Washington           -     The Israel-UAE agreement gives the United States a rare diplomatic success in the Middle East -- but it is Iran which President Donald Trump has in his sights, with a strategy that has already hit roadblocks at the United Nations.

The White House has lavished praise on a foreign policy coup which was sorely needed by a president seeking re-election in November who has little to show on the diplomatic front. “This is a dramatic breakthrough that will make the Middle East safer,” chief US negotiator Jared Kushner told CBS. “It means less American troops will have to be over there.”

“Assuming the deal works, it’s the first time Israel has established normalized relations with any Gulf nation and for that reason it’s significant,” said Aaron David Miller, a former diplomat who served as Israeli-Palestinian peace negotiator in Democratic and Republican administrations.

But, Miller cautioned, “don’t blow this out of proportion. “I don’t buy that it’s on the same level of magnitude or accomplishment as Egypt or Jordan,” said Miller, now a senior fellow at the Carnegie Endowment for International Peace.

“This is the UAE we’re talking about. This is not the Arab world’s most powerful nation like Egypt. This isn’t even a country that has a contiguous border with Israel.”  Barbara Slavin of the Atlantic Council, another Washington think-tank, described the agreement as a “good move” but “not earthshaking in view of the covert ties the two countries have had for a very long time.”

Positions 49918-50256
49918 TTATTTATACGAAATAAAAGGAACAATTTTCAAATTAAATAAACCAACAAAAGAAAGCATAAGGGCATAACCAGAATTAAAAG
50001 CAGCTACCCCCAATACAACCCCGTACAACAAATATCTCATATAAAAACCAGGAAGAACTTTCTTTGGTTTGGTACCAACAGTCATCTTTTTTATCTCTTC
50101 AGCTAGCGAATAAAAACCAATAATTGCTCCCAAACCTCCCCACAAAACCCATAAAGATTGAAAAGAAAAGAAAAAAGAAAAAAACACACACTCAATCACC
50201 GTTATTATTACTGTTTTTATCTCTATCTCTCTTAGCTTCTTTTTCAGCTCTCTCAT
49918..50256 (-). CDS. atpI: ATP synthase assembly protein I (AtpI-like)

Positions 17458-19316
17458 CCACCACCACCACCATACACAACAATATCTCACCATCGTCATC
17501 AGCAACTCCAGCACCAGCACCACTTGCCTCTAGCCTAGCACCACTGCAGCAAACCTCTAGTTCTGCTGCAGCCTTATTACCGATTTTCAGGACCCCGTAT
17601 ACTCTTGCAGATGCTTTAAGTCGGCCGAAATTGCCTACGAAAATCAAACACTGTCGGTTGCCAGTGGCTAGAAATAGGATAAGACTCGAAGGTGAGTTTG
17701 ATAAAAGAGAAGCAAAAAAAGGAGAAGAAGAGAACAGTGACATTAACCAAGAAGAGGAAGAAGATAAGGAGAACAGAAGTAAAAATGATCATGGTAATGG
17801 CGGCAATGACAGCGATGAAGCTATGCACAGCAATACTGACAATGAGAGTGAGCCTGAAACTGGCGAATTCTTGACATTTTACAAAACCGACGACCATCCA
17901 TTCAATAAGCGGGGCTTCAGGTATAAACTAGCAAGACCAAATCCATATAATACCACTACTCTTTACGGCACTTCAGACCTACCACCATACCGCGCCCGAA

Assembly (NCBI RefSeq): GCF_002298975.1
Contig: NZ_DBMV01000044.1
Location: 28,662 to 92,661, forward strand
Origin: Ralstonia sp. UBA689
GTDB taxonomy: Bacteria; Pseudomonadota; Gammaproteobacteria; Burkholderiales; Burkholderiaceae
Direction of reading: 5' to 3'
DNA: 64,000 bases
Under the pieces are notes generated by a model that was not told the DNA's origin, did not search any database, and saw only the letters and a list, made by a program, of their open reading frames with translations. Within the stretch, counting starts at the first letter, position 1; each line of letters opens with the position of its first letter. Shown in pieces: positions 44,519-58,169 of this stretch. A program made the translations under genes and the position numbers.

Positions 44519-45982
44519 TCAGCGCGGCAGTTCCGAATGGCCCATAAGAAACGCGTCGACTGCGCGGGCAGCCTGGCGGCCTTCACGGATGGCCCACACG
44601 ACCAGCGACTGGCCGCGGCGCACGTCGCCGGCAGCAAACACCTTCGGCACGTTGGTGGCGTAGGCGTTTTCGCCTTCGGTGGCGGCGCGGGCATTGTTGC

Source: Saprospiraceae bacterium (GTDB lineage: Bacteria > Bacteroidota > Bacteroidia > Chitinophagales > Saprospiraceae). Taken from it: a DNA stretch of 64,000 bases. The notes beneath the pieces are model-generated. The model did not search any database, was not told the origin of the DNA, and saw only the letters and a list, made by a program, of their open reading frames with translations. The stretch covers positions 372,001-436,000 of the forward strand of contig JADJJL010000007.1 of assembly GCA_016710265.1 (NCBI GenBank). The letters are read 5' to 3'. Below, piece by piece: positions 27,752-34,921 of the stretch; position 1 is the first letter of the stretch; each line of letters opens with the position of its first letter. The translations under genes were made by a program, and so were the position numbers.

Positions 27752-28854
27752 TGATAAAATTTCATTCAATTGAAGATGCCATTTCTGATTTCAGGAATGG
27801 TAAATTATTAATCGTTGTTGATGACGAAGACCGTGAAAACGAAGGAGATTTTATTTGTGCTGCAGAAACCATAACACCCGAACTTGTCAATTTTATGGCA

But the Palestinians have refused to play along with an administration seen as staunchly pro-Israel, and rejected the US president’s “Vision for Peace” unveiled in January.

Miller said the Israel-UAE normalization agreement does little to advance Trump’s “vision” of overall Middle East peace. What’s more, he added, “the administration’s motivation has nothing to do with Israeli-Palestinian peace.”

“It’s about domestic policy,” Miller said. “This is about making the president look good, demonstrating some measure of competency and fulfilling at least some degree of what the administration claimed it would do from the beginning -- which is to make peace between Israel and the Arab world.” Above all, Miller said, “it helps give rise to the image that there is an anti-Iran coalition.”

“But I’m not sure that’s going to get very far,” he continued, unless Trump can get other Arab countries such as Morocco, Bahrain and Oman to sign on. Trump has made it clear that his main objective in the Middle East is neutralizing Iran.